US Expected to Recognize Croatia and Slovenia
WASHINGTON — AN expected United States decision to recognize the break-away Yugoslav republics of Croatia and Slovenia may provide a small if belated boost to international efforts to create peace from the wreckage of the Yugoslav federation.
"US recognition will broaden the international protection of the two republics and strengthen UN peacekeeping efforts," says Stephen Larrabee, a former national security council expert on southern Europe. "It tells the Serbs that there's nothing they can do to prevent the breakaway of the two republics with their Serbian populations intact," adds Brookings Institution scholar Helmut Sonnenfeldt.
Prodded by Germany, the European Community (EC) recognized the two republics Jan. 15, prompting more than 30 other nations to follow suit. The EC argued that recognizing Croatia and Slovenia would help end ethnic fighting by making it clear to Serbia that the international community was prepared to extend its protection to the two republics, despite their checkered records on human rights.
But, despite EC pressure, the US refused to go along. Persuaded by special United Nations envoy and former US Secretary of State Cyrus Vance, the Bush administration insisted that recognition would only inflame Serbian nationalism and deepen the conflict between Croatia and Croatian Serbs backed by the Serbian-dominated Yugoslav Army.
The US changed its position when the UN decided to deploy a 14,000-member peacekeeping force to maintain a cease-fire during EC-sponsored peace negotiations in Europe.
In a joint statement issued with his EC counterparts, Secretary of State James Baker III said Tuesday that the US would give "rapid and positive consideration" to the two republics' request for recognition. US State Department sources say a formal announcement could come as early as next week.
American officials say they will delay recognizing two other break-away republics, Bosnia-Herzegovena and Macedonia, until final political arrangements for independence are made.
Croatia and Slovenia declared their independence in June 1991, plunging the region into the civil war that has cost as many as 10,000 lives.
Under the UN peace plan, the Yugoslavian Army and Croatian military units will be replaced by UN forces, while insurgent Croatian Serbs will be disarmed. Peace talks attended by representatives of all six former Yugoslav republics have so far been unproductive.
EC officials believe that, with the US and EC policies more closely aligned, the Western democracies will be sending a clearer, more consistent signal to Serbia that it needs to negotiate.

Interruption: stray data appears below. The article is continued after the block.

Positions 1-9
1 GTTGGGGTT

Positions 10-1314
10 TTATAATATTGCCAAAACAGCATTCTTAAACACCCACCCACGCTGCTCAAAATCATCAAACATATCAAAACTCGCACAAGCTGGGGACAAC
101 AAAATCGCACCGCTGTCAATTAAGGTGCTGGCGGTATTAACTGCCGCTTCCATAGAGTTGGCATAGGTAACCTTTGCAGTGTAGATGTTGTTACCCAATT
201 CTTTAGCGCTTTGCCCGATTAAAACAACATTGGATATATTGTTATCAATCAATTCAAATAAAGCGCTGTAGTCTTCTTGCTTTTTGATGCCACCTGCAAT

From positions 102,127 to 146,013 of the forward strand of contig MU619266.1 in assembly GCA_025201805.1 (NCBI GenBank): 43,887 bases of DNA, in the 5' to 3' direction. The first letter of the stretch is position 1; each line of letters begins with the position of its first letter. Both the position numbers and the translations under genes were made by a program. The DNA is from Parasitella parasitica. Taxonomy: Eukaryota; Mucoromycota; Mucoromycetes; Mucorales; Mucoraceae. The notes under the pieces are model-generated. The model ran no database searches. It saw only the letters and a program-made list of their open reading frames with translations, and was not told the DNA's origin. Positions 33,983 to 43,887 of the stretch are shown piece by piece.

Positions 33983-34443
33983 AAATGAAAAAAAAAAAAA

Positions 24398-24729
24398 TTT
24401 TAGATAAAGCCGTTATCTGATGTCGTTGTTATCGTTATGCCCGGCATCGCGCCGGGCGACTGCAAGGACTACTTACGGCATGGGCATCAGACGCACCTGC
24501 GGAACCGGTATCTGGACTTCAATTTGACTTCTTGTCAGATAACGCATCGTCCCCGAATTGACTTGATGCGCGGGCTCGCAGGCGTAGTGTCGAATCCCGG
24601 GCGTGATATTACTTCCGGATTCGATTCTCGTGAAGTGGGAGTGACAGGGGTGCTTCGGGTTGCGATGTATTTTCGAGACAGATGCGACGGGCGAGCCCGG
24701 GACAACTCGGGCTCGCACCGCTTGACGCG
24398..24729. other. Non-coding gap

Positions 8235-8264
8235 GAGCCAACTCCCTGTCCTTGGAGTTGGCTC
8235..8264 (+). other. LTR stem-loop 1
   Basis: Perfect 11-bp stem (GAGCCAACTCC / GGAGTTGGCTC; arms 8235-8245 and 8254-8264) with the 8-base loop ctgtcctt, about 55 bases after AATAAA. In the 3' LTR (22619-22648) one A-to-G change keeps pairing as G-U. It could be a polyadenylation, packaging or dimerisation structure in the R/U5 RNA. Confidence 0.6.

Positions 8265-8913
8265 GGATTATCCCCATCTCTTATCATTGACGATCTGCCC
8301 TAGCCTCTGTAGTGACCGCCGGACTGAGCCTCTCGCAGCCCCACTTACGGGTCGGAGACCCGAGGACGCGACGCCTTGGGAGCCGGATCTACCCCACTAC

"The fact that the EC and the US are now on the same track will hopefully give a boost to the EC-sponsored peace talks," says a senior European diplomat in Washington. UN peacekeeping efforts could also benefit from the weakened position of Serbia's fiery president Slobodan Milosevic. After Croatia and Slovenia declared independence, Mr. Milosevic launched an emotional quest for a "greater Serbia" encompassing Serbian enclaves in the other Yugoslav republics. Nine months later a devastated economy, tripl e-digit inflation, and international isolation have generated opposition at home, highlighted when 30,000 anti-Milosevic protesters took to the streets of Belgrade last week.
Meanwhile, the objective for which so much was sacrificed has proved unattainable as the international community prepares to complete its recognition of the remaining breakaway republics with their Serbian enclaves included.
Milosevic may yet make a last desperate grab for territory, shattering a cease-fire that has held for more than two months. More likely, he will make a virtue of necessity by saying UN protection of the Serbian minority in Croatia was his goal all along, diplomatic analysts suggest.
"There are indications that he has reconciled himself to the fact that there will be a rump Yugoslavia containing Serbia and Montenegro but not much else," says Dr. Larrabee. "Croatia and Serbia are lost."
The first of the 14,000 UN peacekeepers began trickling into Croatia this week, in what even UN officials acknowledge is something of a gamble. If the cease-fire holds as peace talks in Europe progress, the mission will be a success. If peace talks break down, the force could be caught in the kind of crossfire that has complicated the work of UN peacekeepers elsewhere, including the Congo and southern Lebanon.
"Even if disgruntled splinter groups resume fighting, the UN forces may hang tough, since they don't want to be responsible for the resumption of wider hostilities after they leave," says William Durch, a senior associate at the Henry L. Stimson Center in Washington and co-author of a forthcoming study of UN peacekeeping operations. "This is the conundrum when the UN gets involved in half-resolved situations."